SPATIAL CORRELATION OF PHYSICAL AQUIFER PROPERTIES: INFLUENCE ON DNAPL ENTRAPMENT AND RECOVERY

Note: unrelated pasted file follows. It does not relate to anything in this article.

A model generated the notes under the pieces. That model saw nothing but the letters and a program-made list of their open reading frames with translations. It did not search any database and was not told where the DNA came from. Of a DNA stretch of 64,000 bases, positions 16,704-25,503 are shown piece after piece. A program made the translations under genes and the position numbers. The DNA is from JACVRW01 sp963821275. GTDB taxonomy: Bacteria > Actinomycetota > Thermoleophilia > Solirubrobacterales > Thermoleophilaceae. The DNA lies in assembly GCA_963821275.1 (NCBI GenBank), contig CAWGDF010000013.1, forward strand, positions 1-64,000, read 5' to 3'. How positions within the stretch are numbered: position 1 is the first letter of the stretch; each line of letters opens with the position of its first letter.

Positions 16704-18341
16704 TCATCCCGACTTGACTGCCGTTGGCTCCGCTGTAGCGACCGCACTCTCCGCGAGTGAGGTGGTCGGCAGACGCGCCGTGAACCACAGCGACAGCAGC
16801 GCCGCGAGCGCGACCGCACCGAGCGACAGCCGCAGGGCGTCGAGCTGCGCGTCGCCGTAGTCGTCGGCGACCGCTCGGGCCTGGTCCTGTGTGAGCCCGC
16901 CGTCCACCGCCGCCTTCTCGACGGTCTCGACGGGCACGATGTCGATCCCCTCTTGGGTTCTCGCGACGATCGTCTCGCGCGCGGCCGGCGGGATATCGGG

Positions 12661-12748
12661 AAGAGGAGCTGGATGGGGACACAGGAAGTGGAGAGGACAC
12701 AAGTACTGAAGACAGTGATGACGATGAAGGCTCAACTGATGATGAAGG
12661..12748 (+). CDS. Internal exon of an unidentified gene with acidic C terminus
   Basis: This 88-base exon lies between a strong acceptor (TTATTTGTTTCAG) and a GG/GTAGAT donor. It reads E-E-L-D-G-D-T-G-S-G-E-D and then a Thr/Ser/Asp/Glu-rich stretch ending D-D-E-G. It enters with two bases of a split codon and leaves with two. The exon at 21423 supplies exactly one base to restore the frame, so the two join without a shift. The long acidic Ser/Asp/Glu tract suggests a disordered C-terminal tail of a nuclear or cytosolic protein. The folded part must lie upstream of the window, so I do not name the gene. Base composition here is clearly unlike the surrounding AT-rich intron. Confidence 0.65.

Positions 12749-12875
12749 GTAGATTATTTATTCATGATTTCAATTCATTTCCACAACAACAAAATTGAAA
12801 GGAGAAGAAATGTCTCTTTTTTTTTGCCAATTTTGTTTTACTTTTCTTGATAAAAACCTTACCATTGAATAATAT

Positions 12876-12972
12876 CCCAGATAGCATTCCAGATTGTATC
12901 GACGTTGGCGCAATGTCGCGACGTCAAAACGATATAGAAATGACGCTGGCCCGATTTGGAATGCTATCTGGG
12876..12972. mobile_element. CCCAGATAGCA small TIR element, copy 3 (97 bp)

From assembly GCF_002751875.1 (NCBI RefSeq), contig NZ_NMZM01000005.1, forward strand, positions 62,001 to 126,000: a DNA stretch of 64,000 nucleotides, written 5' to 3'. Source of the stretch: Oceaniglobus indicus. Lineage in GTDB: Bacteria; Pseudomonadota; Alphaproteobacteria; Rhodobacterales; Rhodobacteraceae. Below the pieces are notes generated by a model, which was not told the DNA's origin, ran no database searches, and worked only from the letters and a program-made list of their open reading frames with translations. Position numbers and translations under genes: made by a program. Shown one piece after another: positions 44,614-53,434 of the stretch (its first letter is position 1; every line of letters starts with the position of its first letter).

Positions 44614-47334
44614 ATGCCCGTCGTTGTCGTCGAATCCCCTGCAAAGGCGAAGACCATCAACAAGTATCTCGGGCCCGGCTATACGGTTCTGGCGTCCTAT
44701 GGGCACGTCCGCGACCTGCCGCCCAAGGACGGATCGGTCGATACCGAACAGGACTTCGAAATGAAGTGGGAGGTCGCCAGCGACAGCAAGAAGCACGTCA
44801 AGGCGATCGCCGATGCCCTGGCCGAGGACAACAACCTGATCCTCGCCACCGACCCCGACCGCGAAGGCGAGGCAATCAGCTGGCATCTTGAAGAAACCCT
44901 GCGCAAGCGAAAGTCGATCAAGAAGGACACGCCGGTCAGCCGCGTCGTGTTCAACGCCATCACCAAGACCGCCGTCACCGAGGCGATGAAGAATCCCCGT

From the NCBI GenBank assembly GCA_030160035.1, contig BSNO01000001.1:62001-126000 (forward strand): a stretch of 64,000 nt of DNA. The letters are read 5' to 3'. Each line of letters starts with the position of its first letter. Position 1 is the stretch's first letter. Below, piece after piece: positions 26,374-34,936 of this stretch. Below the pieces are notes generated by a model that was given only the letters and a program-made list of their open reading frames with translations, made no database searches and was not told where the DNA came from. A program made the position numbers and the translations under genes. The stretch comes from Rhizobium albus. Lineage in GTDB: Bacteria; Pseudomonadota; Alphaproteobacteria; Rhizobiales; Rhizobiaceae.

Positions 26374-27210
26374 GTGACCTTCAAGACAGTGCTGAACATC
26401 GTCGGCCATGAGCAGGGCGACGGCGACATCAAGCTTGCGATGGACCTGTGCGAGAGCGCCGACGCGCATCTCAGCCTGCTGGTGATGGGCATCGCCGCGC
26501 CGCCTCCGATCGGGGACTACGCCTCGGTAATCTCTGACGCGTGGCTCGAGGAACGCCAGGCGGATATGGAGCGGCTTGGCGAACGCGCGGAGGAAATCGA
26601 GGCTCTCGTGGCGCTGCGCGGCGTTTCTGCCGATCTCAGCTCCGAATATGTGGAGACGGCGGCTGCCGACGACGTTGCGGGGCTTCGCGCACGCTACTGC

This presentation describes the simulation of a tetrachloroethene (PCE) spill in a statistically homogeneous but nonuniform aquifer, incorporating nonuniformity in both NAPL saturation and pore velocities. The influence of spatial variability in porosity, permeability, and capillary retention parameters on PCE entrapment and dissolution were evaluated. Notable differences in the predicted distribution of PCE between pools and zones of residual saturation (ganglia) were observed when capillary entry pressures were scaled to permeability or modeled independently. Subsequent dissolution of PCE from models exhibiting low ganglia:pool ratios resulted in a greater predicted reduction of dissolved contaminant mass flux than models with high ganglia:pool ratios in response to removal of up to 80% of PCE mass. Although the predicted one to two order of magnitude decrease in effluent concentration is insufficient to meet maximum contaminant level guidelines for most chlorinated solvents, potential benefits of mass reductions in this range include decreased receptor risk and enhancement of the potential for natural attenuation. Models incorporating simplifying assumptions with respect to organic liquid distribution or flow field uniformity may not readily predict such benefits of partial DNAPL source zone remediation.